Boo! Scared? I didn’t think so. When marketers talk about using fear to sell something, it’s not about frightening the potential customer. Using fear is truly about painting a picture of the status quo or an alternative second reality that doesn’t sound as good as the benefit provided from buying a product/service. That Trident gum commercial I used as an example of “reality” marketing yesterday is also an example of “fear” marketing: if your status quo is not chewing Trident, well, your teeth will rot and your breath will stink.
Since the human condition settles around both the fear of the unknown (I don’t know what’s around the corner) and the fear of what we think might happen (I just know everyone will ridicule me if I have rotten teeth and stinky breath), fear marketing is pretty easy when coupled with a realistic situation. The best horror films are the ones where you can easily put yourself in the place of the victim without having to first buy into the “creativity.” It’s easy to find fear in the movie Psycho because being pushed down the stairs or getting stabbed in the shower is a believable alternative second reality that might be around the corner for any of us. Fighting giant spiders on far away planets takes a lot more work, since you have to first fall into the “creative” (imaginary) element first.
Children feel a lot more emotion after having a story book read to them than would an adult, only because a child has fewer filters to sort out what could be real, and what clearly isn’t. Since adults are the ones with buying power, marketers need to keep the fear and the reality in tandem so as to avoid the filters. Corporations do this to employees: the realistic situation is that sales numbers need to be met in order to pay salaries. The alternative second reality is: if the sales numbers aren’t met, will I get demoted, will the company fold, will I loose my job (unknown fear) and, if I loose my job, can my spouse support me, can I keep my home, can I survive (fear of what we think)? These realistic fears push you to make the numbers.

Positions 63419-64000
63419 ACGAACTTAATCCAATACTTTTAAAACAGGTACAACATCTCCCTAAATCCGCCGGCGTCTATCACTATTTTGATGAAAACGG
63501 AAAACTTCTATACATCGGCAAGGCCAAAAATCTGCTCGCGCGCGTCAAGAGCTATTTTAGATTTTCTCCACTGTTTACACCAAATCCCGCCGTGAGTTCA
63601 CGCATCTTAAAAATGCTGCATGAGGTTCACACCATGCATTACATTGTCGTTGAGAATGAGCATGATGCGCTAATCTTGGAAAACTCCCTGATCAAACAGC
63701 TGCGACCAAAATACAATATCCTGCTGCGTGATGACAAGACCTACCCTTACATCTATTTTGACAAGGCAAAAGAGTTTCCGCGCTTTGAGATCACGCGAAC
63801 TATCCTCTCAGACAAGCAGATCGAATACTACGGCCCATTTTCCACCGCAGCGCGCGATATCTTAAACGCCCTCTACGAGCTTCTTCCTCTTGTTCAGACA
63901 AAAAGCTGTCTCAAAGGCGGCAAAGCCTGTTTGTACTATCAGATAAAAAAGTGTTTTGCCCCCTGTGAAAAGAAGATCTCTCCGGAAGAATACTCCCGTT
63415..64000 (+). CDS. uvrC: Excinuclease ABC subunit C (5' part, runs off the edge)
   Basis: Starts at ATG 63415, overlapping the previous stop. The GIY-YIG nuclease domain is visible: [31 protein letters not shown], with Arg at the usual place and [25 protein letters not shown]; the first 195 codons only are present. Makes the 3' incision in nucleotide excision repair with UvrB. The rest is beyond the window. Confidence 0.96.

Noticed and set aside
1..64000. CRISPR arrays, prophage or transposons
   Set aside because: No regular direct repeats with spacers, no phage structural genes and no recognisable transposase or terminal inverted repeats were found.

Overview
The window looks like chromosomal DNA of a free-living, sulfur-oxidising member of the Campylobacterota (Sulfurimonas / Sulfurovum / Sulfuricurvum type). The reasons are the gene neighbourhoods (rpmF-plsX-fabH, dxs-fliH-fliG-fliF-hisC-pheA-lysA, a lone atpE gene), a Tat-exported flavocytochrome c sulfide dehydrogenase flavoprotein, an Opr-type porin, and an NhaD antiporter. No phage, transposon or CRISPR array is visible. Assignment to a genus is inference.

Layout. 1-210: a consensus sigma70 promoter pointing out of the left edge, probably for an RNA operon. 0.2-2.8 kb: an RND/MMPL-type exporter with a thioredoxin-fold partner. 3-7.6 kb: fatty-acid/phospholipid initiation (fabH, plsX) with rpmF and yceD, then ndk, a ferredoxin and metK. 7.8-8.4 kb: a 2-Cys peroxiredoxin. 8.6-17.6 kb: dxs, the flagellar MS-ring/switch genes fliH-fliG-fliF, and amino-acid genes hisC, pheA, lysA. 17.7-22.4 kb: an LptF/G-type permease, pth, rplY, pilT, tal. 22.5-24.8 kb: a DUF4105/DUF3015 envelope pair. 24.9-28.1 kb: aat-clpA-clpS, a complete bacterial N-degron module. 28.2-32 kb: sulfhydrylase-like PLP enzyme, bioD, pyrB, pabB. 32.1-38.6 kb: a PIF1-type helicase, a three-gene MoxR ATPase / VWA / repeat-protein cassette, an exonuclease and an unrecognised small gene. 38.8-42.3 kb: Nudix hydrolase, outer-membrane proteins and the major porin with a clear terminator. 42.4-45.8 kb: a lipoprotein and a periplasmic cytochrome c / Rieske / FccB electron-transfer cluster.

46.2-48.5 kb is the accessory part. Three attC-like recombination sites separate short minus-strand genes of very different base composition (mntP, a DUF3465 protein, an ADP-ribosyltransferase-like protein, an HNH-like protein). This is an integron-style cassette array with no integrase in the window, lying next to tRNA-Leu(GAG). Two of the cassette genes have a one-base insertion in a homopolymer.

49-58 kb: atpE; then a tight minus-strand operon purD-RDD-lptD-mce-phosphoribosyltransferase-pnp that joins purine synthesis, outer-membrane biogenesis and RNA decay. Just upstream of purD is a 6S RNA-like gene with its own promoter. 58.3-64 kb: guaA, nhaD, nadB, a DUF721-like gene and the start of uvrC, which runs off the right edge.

What if corporations didn’t use fear in a real sense? What if the message was: sales numbers need to be met in order to keep flying neon bunnies out of harm’s way. Well, honestly, you’re probably not too worried about the flying neon bunnies since they aren’t part of your reality. It’s absurd. But it doesn’t matter! Absurd, far fetched, or just too abstract to visualize, if the element of fear is too far away from your reality, it won’t motivate you in any direction. Take out “flying neon” from this last message. It’s no longer absurd. But does it work as an alternative second reality? If you are on the 58th floor of a sky rise in a major city, likely not. If you raise rabbits for a living, it probably does. Reality to you is all that matters. For marketers, it’s the reality of their customers.
The overarching point here in how marketers can use fear effectively is to know their audience or use universal concepts (stairs = universal; bunnies = segment; neon bunnies = absurd). Absurd concepts will backfire badly. Without reality behind the message, you might as well be selling tickets to see the giant spiders on distant planets.